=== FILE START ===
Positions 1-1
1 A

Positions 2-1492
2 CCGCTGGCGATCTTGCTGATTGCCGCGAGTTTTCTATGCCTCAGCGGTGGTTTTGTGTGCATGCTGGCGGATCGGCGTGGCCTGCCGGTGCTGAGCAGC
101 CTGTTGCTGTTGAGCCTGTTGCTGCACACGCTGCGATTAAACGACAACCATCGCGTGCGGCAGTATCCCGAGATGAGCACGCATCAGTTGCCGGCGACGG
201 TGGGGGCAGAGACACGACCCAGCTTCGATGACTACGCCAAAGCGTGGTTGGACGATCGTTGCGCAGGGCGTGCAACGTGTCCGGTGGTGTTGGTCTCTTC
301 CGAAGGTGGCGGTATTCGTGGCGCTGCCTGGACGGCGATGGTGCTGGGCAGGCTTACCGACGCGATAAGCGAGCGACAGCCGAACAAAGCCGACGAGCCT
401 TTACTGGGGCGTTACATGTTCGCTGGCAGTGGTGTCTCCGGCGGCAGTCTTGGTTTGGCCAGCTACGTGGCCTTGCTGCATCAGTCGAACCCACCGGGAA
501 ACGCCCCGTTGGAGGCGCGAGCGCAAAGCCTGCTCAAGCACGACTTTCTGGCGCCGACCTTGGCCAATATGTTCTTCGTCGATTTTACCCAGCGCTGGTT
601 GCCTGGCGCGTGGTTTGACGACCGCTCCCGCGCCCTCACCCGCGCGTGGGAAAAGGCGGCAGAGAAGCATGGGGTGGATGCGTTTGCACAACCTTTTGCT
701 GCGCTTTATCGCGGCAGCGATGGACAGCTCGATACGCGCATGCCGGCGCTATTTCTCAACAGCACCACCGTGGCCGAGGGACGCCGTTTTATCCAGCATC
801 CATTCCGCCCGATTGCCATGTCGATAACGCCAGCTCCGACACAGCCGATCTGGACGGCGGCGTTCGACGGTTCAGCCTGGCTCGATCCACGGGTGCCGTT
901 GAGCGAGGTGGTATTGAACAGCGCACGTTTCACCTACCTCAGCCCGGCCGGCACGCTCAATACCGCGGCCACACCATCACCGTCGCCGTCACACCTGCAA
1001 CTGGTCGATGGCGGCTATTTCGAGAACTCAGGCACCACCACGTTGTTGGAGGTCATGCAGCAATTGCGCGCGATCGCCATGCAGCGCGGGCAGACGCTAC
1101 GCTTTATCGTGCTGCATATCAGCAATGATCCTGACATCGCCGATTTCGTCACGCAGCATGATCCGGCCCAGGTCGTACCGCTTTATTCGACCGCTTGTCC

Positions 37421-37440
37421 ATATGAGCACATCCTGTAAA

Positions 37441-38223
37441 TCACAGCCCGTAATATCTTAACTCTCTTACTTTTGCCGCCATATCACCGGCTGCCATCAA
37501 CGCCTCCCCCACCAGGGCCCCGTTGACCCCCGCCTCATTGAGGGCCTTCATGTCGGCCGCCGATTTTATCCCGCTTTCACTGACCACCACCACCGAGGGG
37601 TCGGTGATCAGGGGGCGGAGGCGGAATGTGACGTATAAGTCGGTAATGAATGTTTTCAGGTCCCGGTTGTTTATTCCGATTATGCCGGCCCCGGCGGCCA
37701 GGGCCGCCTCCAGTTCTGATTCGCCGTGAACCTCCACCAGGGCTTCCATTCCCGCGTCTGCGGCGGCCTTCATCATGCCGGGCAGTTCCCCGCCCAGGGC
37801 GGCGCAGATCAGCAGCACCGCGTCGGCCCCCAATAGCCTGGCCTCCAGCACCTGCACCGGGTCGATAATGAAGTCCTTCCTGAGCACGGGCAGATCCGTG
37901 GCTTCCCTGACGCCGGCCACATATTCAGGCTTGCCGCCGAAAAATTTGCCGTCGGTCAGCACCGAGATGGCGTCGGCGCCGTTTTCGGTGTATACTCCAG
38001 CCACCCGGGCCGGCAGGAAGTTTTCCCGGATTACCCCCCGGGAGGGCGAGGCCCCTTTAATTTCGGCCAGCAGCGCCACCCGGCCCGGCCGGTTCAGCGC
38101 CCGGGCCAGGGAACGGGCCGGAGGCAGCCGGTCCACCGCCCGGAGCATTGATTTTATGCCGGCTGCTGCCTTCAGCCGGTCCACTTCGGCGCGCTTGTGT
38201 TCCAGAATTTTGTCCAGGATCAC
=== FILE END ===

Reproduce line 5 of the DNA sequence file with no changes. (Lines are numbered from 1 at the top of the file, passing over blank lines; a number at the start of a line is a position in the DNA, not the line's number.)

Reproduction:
101 CTGTTGCTGTTGAGCCTGTTGCTGCACACGCTGCGATTAAACGACAACCATCGCGTGCGGCAGTATCCCGAGATGAGCACGCATCAGTTGCCGGCGACGG